First be sure that's the problem. Don't go introducing any more variables that will confuse the Engine Computer. Can you get the text description of the fault code? We don't have a listing for anything under P100 for any car.
A temperature sensor is going to have two wires. If you can carefully back-probe through the rubber seal in the connector, measure the voltages on both wires with the ignition switch on, engine off. Don't pierce the insulation to take those readings. That will let moisture in and corrosion will eat the wires away.
You should find very close to 0.2 volts on the ground wire and somewhere between 0.5 and 4.5 volts on the signal wire. If you find 0.0 volts on both of them, the signal wire is open, (has a break in it). If you do find between typically 2 - 4 volts, the sensor is working properly electrically. The higher the temperature, the lower the voltage will be. If you find 5.0 volts, there's an open circuit in the sensor, the connector pins, or the ground wire. If you also find 5.0 volts on the ground wire, it is open. If you find 5.0 volts on the signal wire and 0.0 volts on the ground wire, there's an open circuit between the two. Temperature sensors are very simple devices and they don't fail very often. Look first for a stretched pin in the connector that isn't making good contact.
If the voltages come out correct, measure the signal voltage again with the engine running. In theory it should not change because the air coming in is the same temperature as the air that was just sitting there, unless the engine is warm. Air flow won't cool the sensor very much because there's no liquid to evaporate on it, but there's another way to set a code.
This is assuming you even have a separate air temperature sensor. All engines except domestic Chrysler products need a mass air flow sensor to meter fuel delivery correctly. There are two types of MAF sensors but both types contain an air temperature sensor. The most common style has a temperature dependent resistor, (thermistor). The computer sends a current through it to heat it up, then the air flow cools it down and changes its resistance. Based on the temperature change it knows how much air is coming in, but it has to adjust for changing temperatures while driving. If you ever drove a motorcycle through a marshy area on a hot summer night, you'll know what a sudden 20 degree drop feels like. That lower air temperature can't be allowed to affect the MAF reading because that would indicate lots more air is coming in and cooling the thermistor so we need to supply lots more fuel to go with it. The computer would not be able to reconcile more air with no change in throttle position so it would know something's wrong, and it would set a code.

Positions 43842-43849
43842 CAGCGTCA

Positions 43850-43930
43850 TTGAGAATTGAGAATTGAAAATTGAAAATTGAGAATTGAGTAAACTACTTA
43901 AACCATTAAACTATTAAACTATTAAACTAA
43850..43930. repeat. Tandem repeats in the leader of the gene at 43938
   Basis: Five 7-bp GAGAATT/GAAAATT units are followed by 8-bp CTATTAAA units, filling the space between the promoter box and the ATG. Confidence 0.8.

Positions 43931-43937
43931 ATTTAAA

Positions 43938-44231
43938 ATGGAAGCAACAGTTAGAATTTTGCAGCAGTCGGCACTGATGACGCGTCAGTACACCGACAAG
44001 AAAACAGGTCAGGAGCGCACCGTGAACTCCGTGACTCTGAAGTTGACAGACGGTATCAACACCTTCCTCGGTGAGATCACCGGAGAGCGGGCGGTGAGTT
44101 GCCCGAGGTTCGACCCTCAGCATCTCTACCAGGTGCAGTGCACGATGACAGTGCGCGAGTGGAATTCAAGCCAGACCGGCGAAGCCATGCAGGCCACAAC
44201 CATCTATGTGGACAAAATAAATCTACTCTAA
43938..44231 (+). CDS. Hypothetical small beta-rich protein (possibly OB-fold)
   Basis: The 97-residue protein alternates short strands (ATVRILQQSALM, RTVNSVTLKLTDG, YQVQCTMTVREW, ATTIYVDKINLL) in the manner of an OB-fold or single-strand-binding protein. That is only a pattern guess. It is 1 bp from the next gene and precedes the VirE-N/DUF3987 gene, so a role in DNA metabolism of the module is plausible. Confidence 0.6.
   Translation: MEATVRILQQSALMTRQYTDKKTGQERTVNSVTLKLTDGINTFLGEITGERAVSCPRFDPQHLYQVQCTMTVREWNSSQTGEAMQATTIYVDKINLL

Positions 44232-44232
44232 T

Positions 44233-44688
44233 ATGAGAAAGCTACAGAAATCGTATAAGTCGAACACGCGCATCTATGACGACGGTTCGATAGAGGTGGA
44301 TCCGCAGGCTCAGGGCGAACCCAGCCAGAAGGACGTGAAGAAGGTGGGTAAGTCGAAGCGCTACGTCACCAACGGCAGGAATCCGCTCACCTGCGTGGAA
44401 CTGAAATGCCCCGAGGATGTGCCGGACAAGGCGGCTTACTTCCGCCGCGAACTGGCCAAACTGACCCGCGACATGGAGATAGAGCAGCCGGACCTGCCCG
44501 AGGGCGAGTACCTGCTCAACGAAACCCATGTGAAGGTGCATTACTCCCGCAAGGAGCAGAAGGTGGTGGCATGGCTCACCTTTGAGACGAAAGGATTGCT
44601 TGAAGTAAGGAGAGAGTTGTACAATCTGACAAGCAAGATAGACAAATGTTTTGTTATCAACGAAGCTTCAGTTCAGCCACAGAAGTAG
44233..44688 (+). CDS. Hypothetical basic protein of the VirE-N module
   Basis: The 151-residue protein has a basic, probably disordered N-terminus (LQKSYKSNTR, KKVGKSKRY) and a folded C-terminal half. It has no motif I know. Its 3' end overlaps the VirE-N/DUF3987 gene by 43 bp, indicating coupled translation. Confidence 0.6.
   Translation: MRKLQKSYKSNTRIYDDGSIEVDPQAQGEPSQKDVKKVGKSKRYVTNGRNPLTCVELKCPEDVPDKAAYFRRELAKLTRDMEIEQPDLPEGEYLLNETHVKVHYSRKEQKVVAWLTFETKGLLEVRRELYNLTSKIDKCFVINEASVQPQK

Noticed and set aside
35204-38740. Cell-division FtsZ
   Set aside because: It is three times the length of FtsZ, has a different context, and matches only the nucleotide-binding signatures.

When there's a separate intake air temperature sensor, it would also detect the same changing air temperature and the computer would recalculate fuel metering based on the MAF sensor but modified for the new air temp.
When you turn on the ignition switch when the engine has been off more than typically six hours, the Engine Computer knows the temperature sensor in the MAF sensor, the intake air temperature sensor, and the coolant temperature sensor had better be reading the same temperature. That's one way it can set a fault code if one is different. The electrical problems I mentioned are the second way to set a code. The third is when the readings from one sensor don't correlate to changing conditions. If one temperature sensor suddenly changes ten degrees and the other one doesn't, something's wrong. If colder, denser air really is going into the engine, that will show up at the oxygen sensors as an unusually lean condition that can't otherwise be explained. Things like that help it determine which code(s) to set.
Regardless if you actually have a separate intake air temperature sensor, look at the MAF sensor to be sure the electrical connector is tight, no pins are stretched, and there's no air leaks in the tube. Air leaks in the tube between the MAF sensor and throttle body will cause stumbling and hesitation because air is getting in that the computer doesn't know about so it won't provide enough gas to go with it, but an air leak before the sensor can allow hot under-hood air in. Normally you won't notice that, but if the computer sees something that doesn't make sense, it will set a code and turn on the Check Engine light.